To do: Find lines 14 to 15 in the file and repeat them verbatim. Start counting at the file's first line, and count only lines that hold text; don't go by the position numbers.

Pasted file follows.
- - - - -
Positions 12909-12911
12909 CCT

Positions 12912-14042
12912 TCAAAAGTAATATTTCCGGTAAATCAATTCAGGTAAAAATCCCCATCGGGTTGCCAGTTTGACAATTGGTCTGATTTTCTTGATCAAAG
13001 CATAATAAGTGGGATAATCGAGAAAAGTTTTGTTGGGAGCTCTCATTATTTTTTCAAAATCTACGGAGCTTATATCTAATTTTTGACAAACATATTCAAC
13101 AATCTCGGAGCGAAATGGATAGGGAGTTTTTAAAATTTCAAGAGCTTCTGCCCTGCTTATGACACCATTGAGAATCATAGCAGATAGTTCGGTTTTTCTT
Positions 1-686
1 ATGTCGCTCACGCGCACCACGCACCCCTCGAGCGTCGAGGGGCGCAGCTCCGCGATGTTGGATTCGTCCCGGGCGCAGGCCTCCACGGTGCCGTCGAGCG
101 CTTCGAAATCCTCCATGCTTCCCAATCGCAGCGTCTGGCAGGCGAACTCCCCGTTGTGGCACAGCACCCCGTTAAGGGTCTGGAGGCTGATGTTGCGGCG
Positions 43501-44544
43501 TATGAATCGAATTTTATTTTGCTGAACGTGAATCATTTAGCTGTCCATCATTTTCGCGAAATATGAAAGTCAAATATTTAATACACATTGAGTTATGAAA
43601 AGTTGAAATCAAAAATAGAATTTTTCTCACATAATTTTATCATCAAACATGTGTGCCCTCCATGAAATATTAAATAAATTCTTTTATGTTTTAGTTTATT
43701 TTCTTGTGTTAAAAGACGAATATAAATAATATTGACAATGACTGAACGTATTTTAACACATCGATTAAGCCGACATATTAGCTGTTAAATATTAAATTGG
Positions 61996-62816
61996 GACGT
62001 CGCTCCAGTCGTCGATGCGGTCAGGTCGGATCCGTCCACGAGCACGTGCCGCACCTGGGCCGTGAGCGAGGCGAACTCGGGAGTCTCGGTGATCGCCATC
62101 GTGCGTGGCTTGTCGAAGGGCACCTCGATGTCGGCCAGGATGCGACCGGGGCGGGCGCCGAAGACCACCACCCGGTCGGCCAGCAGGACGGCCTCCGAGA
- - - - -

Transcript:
Positions 61996-62816
61996 GACGT